We squished along in the rain further down the town’s “main drag” so we could get a better view of the more private parts of town as well as the fortress on the hill. It is pretty impressive even in its ruined state so it must have been a fairly effective deterrent to prospective invaders. Then it was time to board the buses again to be divided into groups of 10 for visiting and lunching in private homes with local people who really do live in this wonderful little village of Holloko. Our family and friends composed our own group and we were sent to the house of Margaret the grandmother, Margaret the mother, and Timi the granddaughter. The older Margaret appeared to be in her 80s while the younger seemed in her early 50s while her daughter Timi looked to be in her 20s. We recognized the younger Margaret as one of our welcoming dancers when we first arrived in Holloko. All three ladies were very gracious with smiles all around and much attempting to communicate some pleasantries. There was no mention of men in this family but that does not mean there aren’t any—they may just make themselves scarce during this very female enterprise. Their house was square rather than shotgun and seemed have about 6 separate rooms rather than the 4 in those older style homes. We saw a TV in what appeared to be the living room though there was also a bed in that room.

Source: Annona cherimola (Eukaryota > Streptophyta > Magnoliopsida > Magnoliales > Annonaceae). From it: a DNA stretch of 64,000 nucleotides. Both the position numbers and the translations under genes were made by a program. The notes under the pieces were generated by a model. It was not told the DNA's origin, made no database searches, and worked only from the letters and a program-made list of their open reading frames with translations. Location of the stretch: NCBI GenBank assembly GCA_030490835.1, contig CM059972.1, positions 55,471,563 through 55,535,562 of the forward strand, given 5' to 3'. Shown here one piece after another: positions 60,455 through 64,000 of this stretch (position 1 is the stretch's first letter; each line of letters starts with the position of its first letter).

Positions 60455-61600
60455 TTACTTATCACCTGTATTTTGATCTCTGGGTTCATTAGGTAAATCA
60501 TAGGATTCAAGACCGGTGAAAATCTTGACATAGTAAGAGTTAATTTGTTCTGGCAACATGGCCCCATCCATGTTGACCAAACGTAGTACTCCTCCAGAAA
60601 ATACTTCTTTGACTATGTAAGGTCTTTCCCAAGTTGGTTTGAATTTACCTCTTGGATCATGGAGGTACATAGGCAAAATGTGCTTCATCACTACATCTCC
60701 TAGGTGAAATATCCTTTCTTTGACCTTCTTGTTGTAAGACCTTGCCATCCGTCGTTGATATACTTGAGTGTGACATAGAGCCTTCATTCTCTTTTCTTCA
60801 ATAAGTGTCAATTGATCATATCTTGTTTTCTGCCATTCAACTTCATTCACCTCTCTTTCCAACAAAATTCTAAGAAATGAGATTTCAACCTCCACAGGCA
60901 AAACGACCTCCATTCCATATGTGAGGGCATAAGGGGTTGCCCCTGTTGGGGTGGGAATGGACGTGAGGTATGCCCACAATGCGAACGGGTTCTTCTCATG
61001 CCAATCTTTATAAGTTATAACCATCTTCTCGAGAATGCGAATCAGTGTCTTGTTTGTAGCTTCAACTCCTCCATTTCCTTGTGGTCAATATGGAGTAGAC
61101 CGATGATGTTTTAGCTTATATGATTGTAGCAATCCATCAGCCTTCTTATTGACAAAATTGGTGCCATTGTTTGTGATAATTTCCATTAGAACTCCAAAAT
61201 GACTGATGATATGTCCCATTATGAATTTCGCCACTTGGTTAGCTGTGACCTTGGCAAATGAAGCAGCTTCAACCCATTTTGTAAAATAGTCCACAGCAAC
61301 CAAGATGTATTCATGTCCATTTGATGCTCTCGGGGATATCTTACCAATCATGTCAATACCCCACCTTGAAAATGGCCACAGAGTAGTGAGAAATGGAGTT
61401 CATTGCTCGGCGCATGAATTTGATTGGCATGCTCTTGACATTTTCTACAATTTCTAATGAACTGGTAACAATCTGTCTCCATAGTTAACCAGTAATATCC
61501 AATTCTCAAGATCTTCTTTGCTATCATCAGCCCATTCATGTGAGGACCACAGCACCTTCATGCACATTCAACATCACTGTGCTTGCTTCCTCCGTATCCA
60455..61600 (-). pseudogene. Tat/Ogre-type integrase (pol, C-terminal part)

We sat around a large table in their dining room which was just off the kitchen from which the most tantalizing odors greeted our olfactories and from which then issued some really good home cooking by these ladies.
On the other side of the 106
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